We decided that we could handle the DOM and WebSocket events, but that we wanted some help on WebRTC, mainly because of cross-browser differences (WebRTC hasn’t fully settled down). We opted to use the official WebRTC adapter.js because we had a lot of confidence in a first-party solution (and it’s in use quite broadly). Additionally, it’s a shim, so we didn’t have to learn much to be able to use it, and its implementation is pretty simple (we knew we’d end up reading through a lot of it).

Hypothesis: Less Code = Less Work Link

In addition to all the research we did ahead of time, we also had a hypothesis that we were very interested in testing: Could using less code (from others and including our own) and implementing from scratch result in less total work?
Our guess here was that the answer is yes when it comes to small to medium workloads. We knew that we had only a handful of pages and a handful of UX experiences, so we decided to take a risk and go without a lot of dependencies.

We’d all used (and enjoyed) many different frameworks in the past, but there’s always a tradeoff. When you use a framework, you have the following costs:

  • learning it,
  • customizing it to fit your needs (i.e. using it),
  • maintaining it over time (upgrades),
  • diving deep when there are bugs (you have to crack it open eventually).

Alternatively, working from scratch has the opposite costs:

  • building it (instead of learning and customizing),
  • refactoring (instead of customizing),
  • solving bugs the first time (which others have already found and fixed in their respective frameworks).

We guessed that, because we fell in the medium area of the spectrum, working from scratch would be less work in total — more work in the beginning (but less confusion and learning), a bit more of our own code in total, less code overall (if you count dependencies), easy-to-fix bugs (because we don’t have to dig deep) and generally much less maintenance.

The Result Link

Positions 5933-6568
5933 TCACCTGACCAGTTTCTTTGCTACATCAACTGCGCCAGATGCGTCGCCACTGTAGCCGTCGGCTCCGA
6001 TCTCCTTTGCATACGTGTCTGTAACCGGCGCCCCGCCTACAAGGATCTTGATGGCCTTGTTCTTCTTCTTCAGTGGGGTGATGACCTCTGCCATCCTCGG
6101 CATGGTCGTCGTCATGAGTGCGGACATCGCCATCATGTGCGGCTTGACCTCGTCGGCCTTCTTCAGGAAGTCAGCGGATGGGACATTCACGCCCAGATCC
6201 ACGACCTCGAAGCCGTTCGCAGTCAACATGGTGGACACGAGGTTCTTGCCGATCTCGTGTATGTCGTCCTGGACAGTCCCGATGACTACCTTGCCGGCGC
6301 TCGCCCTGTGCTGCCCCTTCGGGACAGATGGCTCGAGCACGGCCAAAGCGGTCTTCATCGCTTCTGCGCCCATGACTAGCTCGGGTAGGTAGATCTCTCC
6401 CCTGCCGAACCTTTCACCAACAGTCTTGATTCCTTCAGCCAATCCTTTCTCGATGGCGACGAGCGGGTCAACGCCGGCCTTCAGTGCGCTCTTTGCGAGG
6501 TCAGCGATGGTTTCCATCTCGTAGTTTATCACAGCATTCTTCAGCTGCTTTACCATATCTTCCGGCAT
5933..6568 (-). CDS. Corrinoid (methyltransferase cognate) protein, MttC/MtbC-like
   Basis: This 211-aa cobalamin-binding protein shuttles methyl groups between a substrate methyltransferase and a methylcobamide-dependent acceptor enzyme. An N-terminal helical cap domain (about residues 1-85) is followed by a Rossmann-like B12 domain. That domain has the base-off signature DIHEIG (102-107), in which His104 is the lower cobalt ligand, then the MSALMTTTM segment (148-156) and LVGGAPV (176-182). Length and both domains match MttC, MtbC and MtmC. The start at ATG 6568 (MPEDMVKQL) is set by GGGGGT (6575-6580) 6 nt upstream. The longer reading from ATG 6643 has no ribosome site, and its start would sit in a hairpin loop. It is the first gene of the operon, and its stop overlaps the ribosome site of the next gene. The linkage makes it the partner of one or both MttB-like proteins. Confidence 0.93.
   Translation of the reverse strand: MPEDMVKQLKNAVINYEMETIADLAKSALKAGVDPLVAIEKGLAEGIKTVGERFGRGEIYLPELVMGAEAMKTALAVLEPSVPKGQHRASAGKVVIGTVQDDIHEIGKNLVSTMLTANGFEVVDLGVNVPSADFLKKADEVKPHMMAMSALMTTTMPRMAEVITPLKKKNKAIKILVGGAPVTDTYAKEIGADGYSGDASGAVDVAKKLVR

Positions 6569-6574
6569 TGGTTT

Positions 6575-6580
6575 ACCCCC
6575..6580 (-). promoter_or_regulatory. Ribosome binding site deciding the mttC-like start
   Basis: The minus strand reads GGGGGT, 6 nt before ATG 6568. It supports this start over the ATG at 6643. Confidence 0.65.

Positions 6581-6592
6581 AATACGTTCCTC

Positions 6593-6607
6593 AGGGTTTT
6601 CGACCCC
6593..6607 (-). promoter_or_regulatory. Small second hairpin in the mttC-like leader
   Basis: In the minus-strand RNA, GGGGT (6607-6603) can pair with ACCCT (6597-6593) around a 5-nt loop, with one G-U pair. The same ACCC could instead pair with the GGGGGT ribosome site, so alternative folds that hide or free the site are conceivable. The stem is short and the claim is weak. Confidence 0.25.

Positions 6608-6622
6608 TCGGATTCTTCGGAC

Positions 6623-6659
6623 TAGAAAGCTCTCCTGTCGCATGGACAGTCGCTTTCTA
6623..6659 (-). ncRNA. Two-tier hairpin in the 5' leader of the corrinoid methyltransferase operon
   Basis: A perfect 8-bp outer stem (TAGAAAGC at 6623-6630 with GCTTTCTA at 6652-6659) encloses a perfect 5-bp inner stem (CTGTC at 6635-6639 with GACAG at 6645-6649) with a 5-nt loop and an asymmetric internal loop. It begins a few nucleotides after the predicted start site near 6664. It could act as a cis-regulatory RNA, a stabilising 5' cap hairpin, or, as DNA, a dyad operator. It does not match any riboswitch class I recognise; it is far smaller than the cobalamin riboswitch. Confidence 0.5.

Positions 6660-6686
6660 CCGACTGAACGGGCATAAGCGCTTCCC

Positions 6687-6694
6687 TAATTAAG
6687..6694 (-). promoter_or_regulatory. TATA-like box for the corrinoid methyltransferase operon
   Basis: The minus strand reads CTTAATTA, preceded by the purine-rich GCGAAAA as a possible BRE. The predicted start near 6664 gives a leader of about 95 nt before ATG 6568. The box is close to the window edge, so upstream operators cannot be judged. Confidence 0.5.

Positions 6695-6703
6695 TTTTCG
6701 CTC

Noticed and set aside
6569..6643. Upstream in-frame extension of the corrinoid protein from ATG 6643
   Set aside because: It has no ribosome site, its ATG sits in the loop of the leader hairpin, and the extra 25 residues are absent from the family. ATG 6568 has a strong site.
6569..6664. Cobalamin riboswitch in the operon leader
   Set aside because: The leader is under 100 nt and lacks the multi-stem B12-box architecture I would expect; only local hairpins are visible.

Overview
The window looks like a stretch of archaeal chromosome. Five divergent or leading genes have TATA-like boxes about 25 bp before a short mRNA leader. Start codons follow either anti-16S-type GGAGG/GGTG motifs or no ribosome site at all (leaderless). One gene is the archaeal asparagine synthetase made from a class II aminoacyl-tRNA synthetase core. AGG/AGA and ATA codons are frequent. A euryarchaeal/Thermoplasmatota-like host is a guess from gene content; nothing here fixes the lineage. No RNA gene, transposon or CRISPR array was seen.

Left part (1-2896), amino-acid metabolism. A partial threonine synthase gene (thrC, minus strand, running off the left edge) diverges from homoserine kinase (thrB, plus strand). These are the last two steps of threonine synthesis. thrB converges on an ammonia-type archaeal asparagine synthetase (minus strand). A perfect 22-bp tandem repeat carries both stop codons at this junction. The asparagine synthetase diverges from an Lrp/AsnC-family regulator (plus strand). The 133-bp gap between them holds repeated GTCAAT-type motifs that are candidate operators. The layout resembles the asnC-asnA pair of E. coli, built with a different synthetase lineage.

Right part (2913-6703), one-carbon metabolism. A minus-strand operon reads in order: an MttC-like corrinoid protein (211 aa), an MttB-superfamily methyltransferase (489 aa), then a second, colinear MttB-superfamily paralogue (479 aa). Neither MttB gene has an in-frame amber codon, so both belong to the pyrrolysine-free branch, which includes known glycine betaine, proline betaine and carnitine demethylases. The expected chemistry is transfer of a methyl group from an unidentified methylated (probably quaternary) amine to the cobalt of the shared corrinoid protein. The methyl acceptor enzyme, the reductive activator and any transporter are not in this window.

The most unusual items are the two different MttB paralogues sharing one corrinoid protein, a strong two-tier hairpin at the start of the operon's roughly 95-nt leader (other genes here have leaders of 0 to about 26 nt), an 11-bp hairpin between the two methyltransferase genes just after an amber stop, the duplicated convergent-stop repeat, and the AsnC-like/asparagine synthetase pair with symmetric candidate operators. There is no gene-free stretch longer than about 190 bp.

MeetSpace has been around for a year now, and we have been surprisingly stable and reliable! I mean, I guess I shouldn’t say “surprised,” but honestly, I thought that coding it vanilla would cause more problems than it did. In fact, having full error traces and no frameworks to dig through makes debugging much easier, and less code overall means less problems. Another “fun” benefit is that when anything goes wrong, we immediately know it is our own fault. We don’t have to troubleshoot to determine where the bug is. It is definitely our code. And we fix it fast because we are quite familiar with our code.

If you look at our commit graph, you can see we had a lot of work at the beginning, but then over time we’ve had only large spikes coinciding with features:

Commit graph13

MeetSpace’s code commits over time (View large version14)

We’ve never had any big refactorings or upgrades. The few times we did upgrade our libraries, nothing went wrong, because the updates were small and didn’t break the libraries’ APIs. It’s hard to compare with how much work it would have been had we used a framework, so the best we can do is to compare with past projects. My gut feeling is that, had we used a framework, more time would have been spent in total because of extra time spent learning the framework, tracking bugs through framework code and doing upgrades across framework versions. The best we can say about this project is that, over time, tracking down bugs and performing upgrades has been very little work.

Now, let’s get to the gory details: speed and size. For this section, I’ll talk about three pages: sign-in, dashboard and chat. Sign-in is the absolute lightest page, because it’s just a form and there’s no user context. Dashboard is our heaviest page that is mostly static. Chat is our heaviest page with the most action on it.

Bootstrap 4Foundation for Sites 6UIkit 3Current version, release date4.0.0-alpha 6, released January 20176.3.0, released January 20173.00 beta 9, released February 2017.

PageCold # requestsCold KBCold loadWarm # requestsWarm KBWarm load

13 87.2 253 ms 1 1.1 97 ms
Dashboard 23 210 318 ms 1 2.0 80 ms
Chat 13 202 321 ms 1 1.8 182 ms